No one can complain that American independent film has ignored the Iraq War. If anything, the subject has been tapped so extensively by documentarians and narrative filmmakers alike that new films about our country’s misadventures in the Middle East are bound to feel awfully familiar. Case in point: The Dry Land, a painfully earnest drama about post-traumatic stress disorder that sticks so closely to the soldiers-coming-home template, writer-director Ryan Piers Williams seems to be diligently working through a checklist of returning-warrior-movie clichés.


In the underwritten lead role, Ryan O’Nan lets sad eyes and a haunted expression do most of his acting as a soldier who has difficulty settling back into small-time Texas life after a traumatic tour of duty. His service in Iraq has left him with persistent, violent nightmares, a guilty conscience, and a pile of unanswered questions about the skirmish that his tormented psyche won’t let him forget—or remember completely. The Dry Land follows O’Nan on a predictable road to bottoming out, as he drinks too much, alienates wife America Ferrera with his moodiness and violent rages, and gets a job in a slaughterhouse, perhaps not the best post-war employment for a man burdened by images of bloodshed and death.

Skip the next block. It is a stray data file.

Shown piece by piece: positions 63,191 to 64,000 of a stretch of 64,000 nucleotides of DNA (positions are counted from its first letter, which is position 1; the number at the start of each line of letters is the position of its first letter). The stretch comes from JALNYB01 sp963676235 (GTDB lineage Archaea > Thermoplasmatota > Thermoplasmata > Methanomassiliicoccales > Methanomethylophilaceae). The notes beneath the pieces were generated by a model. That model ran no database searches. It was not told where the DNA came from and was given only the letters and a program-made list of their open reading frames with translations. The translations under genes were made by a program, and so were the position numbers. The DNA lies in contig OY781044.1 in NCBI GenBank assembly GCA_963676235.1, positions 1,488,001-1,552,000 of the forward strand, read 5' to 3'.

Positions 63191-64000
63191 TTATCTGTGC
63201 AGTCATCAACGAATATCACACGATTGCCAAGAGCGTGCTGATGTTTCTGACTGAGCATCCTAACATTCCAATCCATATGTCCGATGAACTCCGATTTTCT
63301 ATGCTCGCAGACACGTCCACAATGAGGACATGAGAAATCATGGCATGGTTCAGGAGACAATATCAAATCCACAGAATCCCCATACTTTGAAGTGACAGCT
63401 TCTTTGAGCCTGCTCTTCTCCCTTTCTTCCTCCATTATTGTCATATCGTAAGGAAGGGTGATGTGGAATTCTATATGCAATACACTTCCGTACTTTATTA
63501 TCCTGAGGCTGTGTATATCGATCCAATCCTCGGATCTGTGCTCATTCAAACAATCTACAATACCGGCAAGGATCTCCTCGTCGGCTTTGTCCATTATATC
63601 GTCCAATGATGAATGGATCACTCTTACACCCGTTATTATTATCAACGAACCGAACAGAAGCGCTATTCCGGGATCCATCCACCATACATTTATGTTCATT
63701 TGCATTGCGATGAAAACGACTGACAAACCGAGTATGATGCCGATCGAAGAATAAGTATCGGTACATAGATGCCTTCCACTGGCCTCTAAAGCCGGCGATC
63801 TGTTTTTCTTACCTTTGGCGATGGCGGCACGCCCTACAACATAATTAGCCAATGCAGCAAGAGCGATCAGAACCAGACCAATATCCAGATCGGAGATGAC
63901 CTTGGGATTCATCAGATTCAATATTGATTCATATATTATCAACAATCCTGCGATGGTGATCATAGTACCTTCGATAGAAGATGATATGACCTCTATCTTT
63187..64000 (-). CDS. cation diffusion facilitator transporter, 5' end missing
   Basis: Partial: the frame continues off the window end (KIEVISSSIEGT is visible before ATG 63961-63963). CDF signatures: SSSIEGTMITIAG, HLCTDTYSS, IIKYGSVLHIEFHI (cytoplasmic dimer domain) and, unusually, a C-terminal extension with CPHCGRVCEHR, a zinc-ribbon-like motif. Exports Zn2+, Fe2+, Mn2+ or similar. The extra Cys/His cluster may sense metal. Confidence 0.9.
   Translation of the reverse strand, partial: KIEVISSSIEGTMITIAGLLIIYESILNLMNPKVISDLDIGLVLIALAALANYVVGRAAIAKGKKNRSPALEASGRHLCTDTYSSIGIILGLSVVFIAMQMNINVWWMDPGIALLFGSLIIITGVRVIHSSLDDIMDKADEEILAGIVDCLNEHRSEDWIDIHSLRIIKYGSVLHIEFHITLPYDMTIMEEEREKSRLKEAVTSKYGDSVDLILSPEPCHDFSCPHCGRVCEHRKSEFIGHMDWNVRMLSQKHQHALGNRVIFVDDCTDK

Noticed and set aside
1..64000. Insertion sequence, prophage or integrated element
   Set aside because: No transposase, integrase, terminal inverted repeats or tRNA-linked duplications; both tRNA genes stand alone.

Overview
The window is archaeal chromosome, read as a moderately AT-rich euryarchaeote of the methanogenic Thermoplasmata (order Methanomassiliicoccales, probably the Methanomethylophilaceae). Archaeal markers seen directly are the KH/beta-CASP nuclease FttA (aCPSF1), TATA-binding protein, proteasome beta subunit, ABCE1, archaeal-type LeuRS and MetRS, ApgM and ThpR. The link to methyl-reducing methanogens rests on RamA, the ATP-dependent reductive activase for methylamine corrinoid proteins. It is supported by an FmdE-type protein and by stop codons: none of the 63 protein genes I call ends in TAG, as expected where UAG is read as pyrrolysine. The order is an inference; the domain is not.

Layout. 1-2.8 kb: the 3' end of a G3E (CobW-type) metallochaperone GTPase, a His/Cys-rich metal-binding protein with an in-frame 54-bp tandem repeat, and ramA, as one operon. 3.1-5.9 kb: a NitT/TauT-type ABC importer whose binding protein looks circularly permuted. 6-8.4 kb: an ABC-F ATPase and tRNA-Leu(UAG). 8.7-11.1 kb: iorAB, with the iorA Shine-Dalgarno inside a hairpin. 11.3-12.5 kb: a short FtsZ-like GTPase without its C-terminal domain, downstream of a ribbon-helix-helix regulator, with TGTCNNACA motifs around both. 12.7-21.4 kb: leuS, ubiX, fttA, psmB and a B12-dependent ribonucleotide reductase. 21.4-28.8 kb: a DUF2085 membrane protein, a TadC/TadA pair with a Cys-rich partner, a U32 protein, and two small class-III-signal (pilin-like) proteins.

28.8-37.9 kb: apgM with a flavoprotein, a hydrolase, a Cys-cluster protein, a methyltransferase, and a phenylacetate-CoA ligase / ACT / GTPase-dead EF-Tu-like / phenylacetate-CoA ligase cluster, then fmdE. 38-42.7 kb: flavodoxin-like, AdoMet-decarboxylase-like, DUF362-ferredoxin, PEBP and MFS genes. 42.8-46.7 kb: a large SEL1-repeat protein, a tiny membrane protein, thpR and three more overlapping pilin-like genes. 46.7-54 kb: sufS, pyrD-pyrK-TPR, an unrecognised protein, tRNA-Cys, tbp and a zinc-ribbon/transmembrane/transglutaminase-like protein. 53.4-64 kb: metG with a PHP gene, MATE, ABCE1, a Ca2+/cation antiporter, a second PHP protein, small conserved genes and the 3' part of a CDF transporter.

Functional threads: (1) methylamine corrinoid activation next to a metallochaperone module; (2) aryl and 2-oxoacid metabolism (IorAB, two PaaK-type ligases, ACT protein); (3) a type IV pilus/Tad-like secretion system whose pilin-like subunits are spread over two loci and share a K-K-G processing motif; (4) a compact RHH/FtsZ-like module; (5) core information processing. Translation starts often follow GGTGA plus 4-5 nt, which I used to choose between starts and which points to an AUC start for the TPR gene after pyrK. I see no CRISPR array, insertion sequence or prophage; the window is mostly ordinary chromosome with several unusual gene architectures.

The Dry Land is fundamentally concerned with stoic men who lack the eloquence to express the depth of their psychological torment, and who instead fall back on easy jokes and inane small talk. Williams designs his film as a character study of a man fighting and losing a war within himself, but his character remains an underdeveloped cipher throughout. Seemingly central subplots like his relationship with Ferrera and his post-war job are introduced, then either abandoned entirely, or handled in the most rushed, perfunctory fashion imaginable. Williams’ well-intentioned but dull, inert kitchen-sink melodrama listlessly travels such well-trod terrain that O’Nan won’t be alone in feeling like he’s experiencing the same dispiriting ordeal over and over again.